This says that a constant fraction of every dollar earned in the market is spent on purchasing home goods and the rest is available for consumption. This fraction is …xed even as women’s wages change. As the wage w rises, women spend more time working in the market. However, the marginal cost of foregone home production also rises. These two e¤ects exactly o¤set and the woman’s average propensity to spend on home production substitutes is constant. For this household, the income available for purchases of consumption goods is market earnings net of home production expenses. Assuming that the man earns income y M and does not do home production, the household’s net income is y M + y F (1 ). The time allocation model above showed that the income earned by the wife in the market came at a cost. The cost was the reduced value of home production. Households will take this cost into account when they make their life-cycle savings decision. Consider a household that lives from age s = 0 to s = T . Let xs denote household expenditure at age s. When the woman works, some of the household’s income must be used to replace foregone home production. The household only gets utility from market goods other than home production substitutes. Let cs denote current consumption net of home production expenses at age s. With the optimal allocation of time given by (2), cs = xs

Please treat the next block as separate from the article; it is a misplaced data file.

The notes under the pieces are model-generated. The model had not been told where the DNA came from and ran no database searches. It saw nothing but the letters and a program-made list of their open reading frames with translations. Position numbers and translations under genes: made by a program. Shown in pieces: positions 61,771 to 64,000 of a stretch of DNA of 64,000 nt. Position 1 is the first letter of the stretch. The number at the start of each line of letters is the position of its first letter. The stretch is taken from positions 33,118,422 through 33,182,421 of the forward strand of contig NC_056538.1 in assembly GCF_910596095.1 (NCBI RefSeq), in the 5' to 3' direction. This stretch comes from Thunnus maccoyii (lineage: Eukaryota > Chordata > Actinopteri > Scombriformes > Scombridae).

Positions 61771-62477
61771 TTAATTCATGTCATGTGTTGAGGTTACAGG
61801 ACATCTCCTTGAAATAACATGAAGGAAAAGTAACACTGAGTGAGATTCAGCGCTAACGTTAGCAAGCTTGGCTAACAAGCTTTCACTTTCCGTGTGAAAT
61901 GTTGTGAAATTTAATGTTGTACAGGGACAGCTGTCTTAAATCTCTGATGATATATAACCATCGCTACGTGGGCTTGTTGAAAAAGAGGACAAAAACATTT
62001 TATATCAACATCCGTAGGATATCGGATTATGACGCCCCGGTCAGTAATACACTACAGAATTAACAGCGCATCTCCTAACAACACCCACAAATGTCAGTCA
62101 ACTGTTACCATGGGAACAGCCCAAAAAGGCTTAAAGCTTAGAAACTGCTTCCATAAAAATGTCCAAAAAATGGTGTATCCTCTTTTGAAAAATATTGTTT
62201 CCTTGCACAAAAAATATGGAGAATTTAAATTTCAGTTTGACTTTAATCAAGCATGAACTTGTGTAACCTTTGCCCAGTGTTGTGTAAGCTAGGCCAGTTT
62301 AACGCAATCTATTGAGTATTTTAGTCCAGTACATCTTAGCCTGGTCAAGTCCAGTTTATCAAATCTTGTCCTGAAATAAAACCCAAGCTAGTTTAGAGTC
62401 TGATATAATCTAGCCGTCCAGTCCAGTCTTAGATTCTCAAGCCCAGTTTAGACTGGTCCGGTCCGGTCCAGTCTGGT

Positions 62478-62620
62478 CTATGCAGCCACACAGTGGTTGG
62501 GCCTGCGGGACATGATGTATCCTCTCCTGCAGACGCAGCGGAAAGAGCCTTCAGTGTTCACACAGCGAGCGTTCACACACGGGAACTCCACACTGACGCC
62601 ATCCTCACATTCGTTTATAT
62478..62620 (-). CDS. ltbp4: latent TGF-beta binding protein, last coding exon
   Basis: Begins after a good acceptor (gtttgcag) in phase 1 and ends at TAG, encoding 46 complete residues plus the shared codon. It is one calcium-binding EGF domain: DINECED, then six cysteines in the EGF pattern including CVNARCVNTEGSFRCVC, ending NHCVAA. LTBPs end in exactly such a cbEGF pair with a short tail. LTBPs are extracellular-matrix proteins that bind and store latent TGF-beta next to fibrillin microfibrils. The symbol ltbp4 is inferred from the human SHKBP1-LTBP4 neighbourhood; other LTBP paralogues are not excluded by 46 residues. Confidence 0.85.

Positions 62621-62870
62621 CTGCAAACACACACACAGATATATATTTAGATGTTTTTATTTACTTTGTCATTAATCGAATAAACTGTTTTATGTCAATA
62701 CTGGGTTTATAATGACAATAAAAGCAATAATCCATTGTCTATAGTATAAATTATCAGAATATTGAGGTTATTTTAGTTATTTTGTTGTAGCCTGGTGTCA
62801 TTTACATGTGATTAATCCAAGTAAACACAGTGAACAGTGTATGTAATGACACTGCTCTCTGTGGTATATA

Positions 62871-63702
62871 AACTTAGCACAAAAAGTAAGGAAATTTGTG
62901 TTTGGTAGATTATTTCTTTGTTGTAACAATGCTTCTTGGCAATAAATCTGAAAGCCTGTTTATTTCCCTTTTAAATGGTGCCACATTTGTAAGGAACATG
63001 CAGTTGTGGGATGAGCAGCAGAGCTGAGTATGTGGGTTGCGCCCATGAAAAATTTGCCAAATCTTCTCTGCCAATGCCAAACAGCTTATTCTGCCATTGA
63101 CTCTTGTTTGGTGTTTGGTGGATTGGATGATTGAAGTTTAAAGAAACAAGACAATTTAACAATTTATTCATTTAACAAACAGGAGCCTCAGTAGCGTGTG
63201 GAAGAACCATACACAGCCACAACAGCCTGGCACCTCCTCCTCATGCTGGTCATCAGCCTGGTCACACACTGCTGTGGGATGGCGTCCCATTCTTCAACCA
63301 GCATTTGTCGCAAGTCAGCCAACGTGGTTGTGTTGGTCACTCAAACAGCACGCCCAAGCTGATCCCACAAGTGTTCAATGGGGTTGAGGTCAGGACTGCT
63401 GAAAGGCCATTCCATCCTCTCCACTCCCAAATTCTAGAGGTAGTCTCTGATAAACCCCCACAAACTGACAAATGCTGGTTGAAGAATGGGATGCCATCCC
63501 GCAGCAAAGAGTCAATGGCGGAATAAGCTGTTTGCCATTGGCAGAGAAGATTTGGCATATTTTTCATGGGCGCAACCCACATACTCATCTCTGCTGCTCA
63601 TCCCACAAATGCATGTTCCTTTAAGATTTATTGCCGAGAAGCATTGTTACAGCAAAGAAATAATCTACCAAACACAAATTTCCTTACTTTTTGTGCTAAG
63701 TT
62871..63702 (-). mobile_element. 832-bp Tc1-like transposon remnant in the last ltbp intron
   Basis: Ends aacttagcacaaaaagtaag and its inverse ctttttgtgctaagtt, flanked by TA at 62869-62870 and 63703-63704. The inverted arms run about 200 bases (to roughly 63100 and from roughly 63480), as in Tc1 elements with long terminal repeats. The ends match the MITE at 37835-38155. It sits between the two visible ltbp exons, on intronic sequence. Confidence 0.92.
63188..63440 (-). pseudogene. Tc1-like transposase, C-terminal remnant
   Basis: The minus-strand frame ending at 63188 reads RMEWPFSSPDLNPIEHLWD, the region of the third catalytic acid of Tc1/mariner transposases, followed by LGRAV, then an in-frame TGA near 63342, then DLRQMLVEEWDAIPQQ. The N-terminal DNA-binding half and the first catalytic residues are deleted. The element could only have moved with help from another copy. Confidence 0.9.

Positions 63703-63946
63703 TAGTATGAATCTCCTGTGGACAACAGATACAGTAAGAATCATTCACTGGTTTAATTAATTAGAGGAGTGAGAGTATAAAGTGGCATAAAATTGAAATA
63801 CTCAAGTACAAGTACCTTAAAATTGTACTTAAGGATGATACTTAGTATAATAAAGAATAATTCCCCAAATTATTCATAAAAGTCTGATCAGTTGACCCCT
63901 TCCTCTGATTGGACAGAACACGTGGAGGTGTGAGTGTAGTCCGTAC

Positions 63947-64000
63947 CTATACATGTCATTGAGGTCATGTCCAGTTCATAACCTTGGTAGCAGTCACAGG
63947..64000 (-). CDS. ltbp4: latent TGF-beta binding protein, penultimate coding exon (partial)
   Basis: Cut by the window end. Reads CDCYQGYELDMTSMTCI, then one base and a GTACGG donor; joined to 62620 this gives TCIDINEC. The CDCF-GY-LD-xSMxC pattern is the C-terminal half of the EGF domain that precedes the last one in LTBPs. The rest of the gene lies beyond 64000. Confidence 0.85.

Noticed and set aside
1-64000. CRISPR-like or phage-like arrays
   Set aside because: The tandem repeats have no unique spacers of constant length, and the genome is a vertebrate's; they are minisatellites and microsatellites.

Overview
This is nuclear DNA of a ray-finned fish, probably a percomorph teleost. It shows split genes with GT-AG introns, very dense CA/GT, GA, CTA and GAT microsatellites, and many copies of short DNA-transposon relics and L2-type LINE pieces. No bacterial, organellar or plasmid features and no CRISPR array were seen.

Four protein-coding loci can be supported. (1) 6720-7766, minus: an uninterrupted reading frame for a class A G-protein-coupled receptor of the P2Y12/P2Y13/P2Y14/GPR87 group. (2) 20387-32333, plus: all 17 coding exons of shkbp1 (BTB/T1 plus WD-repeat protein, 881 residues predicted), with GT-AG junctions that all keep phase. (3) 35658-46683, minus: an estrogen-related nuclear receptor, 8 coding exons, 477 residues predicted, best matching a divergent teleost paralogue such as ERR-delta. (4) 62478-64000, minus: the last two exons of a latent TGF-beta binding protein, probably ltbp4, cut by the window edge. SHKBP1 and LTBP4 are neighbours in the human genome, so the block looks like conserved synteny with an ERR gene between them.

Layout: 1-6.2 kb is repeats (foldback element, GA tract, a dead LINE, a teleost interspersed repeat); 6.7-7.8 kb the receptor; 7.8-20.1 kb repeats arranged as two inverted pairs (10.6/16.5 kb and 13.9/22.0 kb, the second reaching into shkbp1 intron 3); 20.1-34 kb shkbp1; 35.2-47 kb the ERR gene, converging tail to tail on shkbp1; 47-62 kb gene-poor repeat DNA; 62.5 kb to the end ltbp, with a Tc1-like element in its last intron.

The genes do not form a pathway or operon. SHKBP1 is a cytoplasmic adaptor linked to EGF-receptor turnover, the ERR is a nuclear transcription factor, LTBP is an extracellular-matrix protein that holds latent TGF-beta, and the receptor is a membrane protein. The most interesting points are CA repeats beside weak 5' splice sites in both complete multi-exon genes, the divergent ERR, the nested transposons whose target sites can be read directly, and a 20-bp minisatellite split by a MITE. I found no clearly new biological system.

ysF .

Both the wife and the husband work until an exogenous retirement age R < T . The man works full time, and his exogenous income at age s is ysM : The woman can either work in the market or at home and chooses her allocation optimally. At age s R both ysM and wsF drop to zero. The household chooses a time path for net consumption c to solve: Z T max e s u(cs ) ds ; (3) c

0

subject to:

a_ s = r as + ysM + ysF (1 a0 = 0 and aT

)

cs ;

(4)

0;

Here r is the real interest rate and is the subjective time discount rate. The following proposition shows that when the utility has a constant elasticity of intertemporal substitution, the ratio of wealth at retirement to lifetime income is a constant. All proofs are in the appendix.

4

c

Proposition 1: If u is isoelastic u (c) = YsM

then, for all s

N Ws = + (1 ) YsF

Where = and YsM

=

Z

r+

R,

r 1

(6)

T

e

r (t s)

ytM

and

dt

YsF

=

Z

T

e

0

0

N Ws = as =

(5)

s

Z

T

e

r (t s)

ct dt

s

and

s

r (t s)

RT

RsT 0

ytF dt ;

e t dt e t dt

Proposition 1 establishes a simple relationship between observable earnings (Y M ; Y F ) and the household’s net worth (N W ) at retirement. This relationship plays a central role in our econometric speci…cation in the following section.

2.3

Discussion of the model